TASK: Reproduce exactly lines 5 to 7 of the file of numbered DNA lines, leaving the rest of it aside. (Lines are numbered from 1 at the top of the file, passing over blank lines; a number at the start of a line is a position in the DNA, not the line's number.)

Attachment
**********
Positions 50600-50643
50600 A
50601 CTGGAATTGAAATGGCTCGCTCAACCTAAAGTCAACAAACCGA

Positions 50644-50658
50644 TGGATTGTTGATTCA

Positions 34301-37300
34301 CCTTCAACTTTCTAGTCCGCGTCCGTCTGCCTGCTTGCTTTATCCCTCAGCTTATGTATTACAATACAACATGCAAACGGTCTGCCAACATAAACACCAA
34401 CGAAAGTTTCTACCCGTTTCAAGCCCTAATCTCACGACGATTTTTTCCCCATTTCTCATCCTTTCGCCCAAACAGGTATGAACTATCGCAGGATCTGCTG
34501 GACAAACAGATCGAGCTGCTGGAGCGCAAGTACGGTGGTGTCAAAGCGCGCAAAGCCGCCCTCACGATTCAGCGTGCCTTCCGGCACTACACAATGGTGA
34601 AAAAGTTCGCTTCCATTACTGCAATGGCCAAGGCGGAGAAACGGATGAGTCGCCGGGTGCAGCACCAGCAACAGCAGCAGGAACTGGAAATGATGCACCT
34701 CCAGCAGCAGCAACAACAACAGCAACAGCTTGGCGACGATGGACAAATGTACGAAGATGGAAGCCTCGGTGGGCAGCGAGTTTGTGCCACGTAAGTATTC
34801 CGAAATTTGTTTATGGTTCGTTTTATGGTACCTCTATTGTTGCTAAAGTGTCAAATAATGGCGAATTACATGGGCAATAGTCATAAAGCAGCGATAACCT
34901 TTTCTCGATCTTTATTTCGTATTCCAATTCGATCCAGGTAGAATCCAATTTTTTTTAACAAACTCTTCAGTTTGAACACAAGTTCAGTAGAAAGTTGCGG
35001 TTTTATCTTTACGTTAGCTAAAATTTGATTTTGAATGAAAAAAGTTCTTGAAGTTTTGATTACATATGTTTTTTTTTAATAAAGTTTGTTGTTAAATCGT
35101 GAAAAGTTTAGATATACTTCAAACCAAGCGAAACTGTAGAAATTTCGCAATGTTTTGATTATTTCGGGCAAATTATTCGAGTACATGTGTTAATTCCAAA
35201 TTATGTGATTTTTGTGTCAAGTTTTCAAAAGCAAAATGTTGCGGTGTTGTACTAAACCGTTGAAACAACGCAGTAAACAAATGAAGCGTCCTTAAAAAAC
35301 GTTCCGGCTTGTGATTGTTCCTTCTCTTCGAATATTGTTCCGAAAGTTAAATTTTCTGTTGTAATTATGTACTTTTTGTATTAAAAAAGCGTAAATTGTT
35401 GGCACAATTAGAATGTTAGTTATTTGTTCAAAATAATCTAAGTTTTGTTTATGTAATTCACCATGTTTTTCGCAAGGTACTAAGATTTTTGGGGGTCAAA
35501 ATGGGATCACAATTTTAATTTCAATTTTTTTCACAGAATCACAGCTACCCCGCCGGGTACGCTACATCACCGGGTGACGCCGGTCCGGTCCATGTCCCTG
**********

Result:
50644 TGGATTGTTGATTCA

Positions 34301-37300
34301 CCTTCAACTTTCTAGTCCGCGTCCGTCTGCCTGCTTGCTTTATCCCTCAGCTTATGTATTACAATACAACATGCAAACGGTCTGCCAACATAAACACCAA